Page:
Major benefits realized

The framework for and processes of a new system of recruitment, promotion and placement were finalized and submitted for review. A detailed monitoring and reporting capacity was created to track the progress in delegation of authority. In conjunction with IMIS Release 3, major entitlements processing packages were automated, with extensive testing and training programmes preceding implementation. The first stage of the staff skills inventory has been completed, covering over 40 per cent of the global Secretariat: at the same time initial succession plans have been developed as part of the Action Plans in Human Resources Management agreed by each programme manager with the ASG/OHRM. The Action Plans themselves provide a planning and management framework for each department and office to anticipate their needs and responsibilities with regard to staffing, including gender and geographical representation, mobility, early notification of vacancies, training and career development. In the cluster teams for staff administration, basic services for recruitment, placement and promotion of staff have been integrated with administration of benefits and entitlements. The consistency of application of the Staff Regulations and Staff Rules, as well as administrative instructions and guidelines has been monitored.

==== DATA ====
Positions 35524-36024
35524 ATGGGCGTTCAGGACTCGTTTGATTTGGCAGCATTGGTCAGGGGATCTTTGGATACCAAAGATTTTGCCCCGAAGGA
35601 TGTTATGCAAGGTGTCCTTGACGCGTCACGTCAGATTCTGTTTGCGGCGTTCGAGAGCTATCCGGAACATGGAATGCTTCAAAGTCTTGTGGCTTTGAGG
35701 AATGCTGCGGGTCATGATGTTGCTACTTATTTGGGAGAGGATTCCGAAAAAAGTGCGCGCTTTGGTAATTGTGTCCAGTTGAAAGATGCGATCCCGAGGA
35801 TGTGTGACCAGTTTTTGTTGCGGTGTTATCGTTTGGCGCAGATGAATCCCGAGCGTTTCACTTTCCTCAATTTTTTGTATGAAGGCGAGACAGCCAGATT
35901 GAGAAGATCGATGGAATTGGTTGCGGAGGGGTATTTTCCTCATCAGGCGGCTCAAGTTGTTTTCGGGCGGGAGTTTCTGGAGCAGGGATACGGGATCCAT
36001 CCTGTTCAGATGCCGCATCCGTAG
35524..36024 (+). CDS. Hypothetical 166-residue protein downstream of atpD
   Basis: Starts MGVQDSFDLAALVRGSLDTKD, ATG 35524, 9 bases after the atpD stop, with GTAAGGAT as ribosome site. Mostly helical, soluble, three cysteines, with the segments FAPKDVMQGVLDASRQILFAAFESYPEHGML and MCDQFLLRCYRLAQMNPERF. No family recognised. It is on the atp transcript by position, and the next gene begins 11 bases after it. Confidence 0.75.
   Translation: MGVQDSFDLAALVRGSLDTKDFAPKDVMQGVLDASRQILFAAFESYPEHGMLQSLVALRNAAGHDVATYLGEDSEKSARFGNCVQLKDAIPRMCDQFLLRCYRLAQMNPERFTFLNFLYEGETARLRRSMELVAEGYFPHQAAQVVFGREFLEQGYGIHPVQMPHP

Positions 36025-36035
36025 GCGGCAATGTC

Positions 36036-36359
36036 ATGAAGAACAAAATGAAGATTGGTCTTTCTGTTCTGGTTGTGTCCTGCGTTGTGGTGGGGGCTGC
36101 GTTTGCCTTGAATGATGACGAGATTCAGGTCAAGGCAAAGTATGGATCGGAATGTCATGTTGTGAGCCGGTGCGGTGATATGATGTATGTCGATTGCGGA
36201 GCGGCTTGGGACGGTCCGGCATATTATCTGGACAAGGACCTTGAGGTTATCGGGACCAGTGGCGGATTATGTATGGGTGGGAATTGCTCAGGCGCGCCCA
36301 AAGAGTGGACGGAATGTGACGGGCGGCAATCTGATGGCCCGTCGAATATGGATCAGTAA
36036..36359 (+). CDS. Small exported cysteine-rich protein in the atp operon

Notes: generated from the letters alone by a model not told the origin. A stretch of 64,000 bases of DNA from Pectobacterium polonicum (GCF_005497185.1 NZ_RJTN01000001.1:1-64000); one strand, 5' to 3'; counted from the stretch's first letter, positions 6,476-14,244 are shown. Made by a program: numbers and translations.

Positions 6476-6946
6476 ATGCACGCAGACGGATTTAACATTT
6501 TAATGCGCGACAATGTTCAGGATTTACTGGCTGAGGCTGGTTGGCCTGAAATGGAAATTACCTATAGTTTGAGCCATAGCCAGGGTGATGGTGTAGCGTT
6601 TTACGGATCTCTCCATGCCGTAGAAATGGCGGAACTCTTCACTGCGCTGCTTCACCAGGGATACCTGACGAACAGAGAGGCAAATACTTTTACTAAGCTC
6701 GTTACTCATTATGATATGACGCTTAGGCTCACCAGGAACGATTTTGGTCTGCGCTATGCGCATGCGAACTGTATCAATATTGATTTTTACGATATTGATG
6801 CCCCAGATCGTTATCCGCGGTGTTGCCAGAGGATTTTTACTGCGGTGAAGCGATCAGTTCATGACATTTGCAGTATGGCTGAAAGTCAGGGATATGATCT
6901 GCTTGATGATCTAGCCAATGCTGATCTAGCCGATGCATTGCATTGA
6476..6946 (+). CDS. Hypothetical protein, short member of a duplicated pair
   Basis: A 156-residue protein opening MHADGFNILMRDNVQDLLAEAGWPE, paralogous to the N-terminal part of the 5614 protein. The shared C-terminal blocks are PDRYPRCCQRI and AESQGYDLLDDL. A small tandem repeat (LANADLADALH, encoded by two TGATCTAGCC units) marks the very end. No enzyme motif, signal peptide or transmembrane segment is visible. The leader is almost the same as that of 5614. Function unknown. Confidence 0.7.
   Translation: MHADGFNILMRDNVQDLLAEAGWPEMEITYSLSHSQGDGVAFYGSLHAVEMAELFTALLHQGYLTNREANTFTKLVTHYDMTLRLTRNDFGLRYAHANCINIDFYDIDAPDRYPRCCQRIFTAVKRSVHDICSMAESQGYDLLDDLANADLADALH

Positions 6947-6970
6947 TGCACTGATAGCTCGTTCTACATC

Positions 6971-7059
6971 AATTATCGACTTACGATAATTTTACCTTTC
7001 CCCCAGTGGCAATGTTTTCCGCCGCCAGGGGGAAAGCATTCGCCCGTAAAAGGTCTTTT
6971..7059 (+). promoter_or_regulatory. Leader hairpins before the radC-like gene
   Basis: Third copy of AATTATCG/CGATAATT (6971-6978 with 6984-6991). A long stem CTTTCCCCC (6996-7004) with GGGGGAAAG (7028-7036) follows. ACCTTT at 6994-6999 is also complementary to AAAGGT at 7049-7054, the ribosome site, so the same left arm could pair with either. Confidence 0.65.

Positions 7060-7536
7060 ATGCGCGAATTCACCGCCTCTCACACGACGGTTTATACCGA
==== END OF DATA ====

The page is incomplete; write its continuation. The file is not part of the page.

Subprogramme 3. Specialist services
Objectives To provide specialized advisory services concerning conditions of service of the United Nations staff worldwide; to attract highly qualified candidates to the Organization by streamlining and strengthening competitive entry processes; to foster the creation of organizational culture that promotes high performance, continuous learning and managerial excellence through the provision of Secretariat-wide staff development programmes, career support mechanisms, effective performance management systems and counselling services; to contribute to the development of competitive conditions of service; and to promote equity in the workplace through improved handling of disputes and disciplinary cases.
Assessment criteria